However, on 22 December 2016, just nine days before the expiry of the minimum profit guarantee period, Perfect Optronics sold part of the group of companies. This boosted the group of companies’ profits by HK$26.5 million and reduced the compensation payable by Mr. Cheng under the guarantee by HK$251.9 million.
The SFC therefore alleged that despite Mr. Cheng’s apparent material interest, he failed to excuse himself from negotiations, to properly disclose his interest to other directors or to abstain from voting on the proposal. Additionally the SFC sought disqualification against and compensation by other directors for their failure to properly investigate the transaction and/or evaluate the pros and cons of postponing the transaction to after 31 December 2016.
Former staff of Hong Kong Television Network Limited jailed for insider dealing
Mr. Ken Yiu Ka Lun, a former senior regulatory affairs manager of Hong Kong Television Network Limited (HKTV), was convicted of insider dealing in HKTV shares after pleading guilty. Mr. Yiu was sentenced to two and a half months of imprisonment and ordered to pay a fine and the SFC’s investigation costs.
The SFC alleged that between 19 and 20 December 2013, Mr. Yiu purchased 101,000 HKTV shares while he was involved in HKTV’s acquisition of a mobile television licence in his capacity as senior regulatory affairs manager. After disposing of his shares on 20 December 2013 after the acquisition was announced, Mr. Yiu was alleged to have made a profit of HK$163,810.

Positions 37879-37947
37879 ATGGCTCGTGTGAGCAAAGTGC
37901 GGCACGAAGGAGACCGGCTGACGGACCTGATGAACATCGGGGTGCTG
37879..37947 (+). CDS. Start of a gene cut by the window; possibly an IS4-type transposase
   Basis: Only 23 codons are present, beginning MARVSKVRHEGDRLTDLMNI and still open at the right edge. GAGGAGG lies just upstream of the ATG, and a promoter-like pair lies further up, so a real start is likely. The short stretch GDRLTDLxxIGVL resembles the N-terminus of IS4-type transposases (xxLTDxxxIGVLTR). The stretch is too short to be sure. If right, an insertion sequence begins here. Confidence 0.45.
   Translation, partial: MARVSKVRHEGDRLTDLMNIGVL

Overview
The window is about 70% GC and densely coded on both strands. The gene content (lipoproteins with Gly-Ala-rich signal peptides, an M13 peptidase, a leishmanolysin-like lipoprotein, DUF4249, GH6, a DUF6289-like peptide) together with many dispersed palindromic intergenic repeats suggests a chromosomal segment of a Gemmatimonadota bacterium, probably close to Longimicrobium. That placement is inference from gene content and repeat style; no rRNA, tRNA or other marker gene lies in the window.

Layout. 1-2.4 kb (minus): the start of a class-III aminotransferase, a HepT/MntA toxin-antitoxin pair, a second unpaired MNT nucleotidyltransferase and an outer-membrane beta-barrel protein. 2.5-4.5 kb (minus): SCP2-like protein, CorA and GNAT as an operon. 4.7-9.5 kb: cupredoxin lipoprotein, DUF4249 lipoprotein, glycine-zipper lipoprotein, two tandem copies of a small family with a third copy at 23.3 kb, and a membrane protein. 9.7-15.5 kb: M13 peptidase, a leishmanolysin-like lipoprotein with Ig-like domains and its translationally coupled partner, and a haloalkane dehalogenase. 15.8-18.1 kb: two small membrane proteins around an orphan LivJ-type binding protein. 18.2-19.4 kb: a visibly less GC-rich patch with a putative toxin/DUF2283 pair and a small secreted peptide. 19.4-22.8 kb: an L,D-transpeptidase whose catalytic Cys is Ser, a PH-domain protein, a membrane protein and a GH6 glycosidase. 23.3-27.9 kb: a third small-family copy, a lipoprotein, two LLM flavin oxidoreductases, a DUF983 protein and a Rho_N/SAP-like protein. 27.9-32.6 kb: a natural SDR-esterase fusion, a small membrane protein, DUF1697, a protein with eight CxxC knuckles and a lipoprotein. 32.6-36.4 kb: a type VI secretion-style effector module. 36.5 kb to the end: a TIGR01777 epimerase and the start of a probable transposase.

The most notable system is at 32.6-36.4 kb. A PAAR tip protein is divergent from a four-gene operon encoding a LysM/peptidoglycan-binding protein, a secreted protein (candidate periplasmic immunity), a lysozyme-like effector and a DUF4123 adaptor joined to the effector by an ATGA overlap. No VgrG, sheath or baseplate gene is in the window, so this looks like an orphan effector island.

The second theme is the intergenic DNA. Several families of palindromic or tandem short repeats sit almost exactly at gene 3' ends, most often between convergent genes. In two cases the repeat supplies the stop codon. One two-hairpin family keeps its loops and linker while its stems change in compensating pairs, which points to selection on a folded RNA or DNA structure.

SFC commences MMT proceedings against China Medical & Healthcare and its senior management for alleged late disclosure of inside information
The SFC has initiated proceedings before the Market Misconduct Tribunal (MMT) against China Medical & Healthcare Group Limited (formerly known as COL Capital Limited (COL)) and COL’s directors for failure to disclose information in relation to its significant gains in securities trading in 2014.
First, the SFC alleged that COL’s directors had learned by April 2014 that COL’s profit for March 2014 came to HK$360 million, bringing COL’s profit for the nine months ended 31 March 2014 to around HK$894 million (a significant uptake compared to a loss of around HK$33 million for the same period in 2013). However, this inside information was not disclosed until a profit alert for the year ended 30 June 2014 was issued in September 2014.
Second, the SFC noted that the gains were primarily attributable to COL’s March 2014 investment in the shares of ChinaVision Media Group Limited, now known as Alibaba Pictures Group Limited. However, this inside information was again not disclosed until the September 2014 profit alert.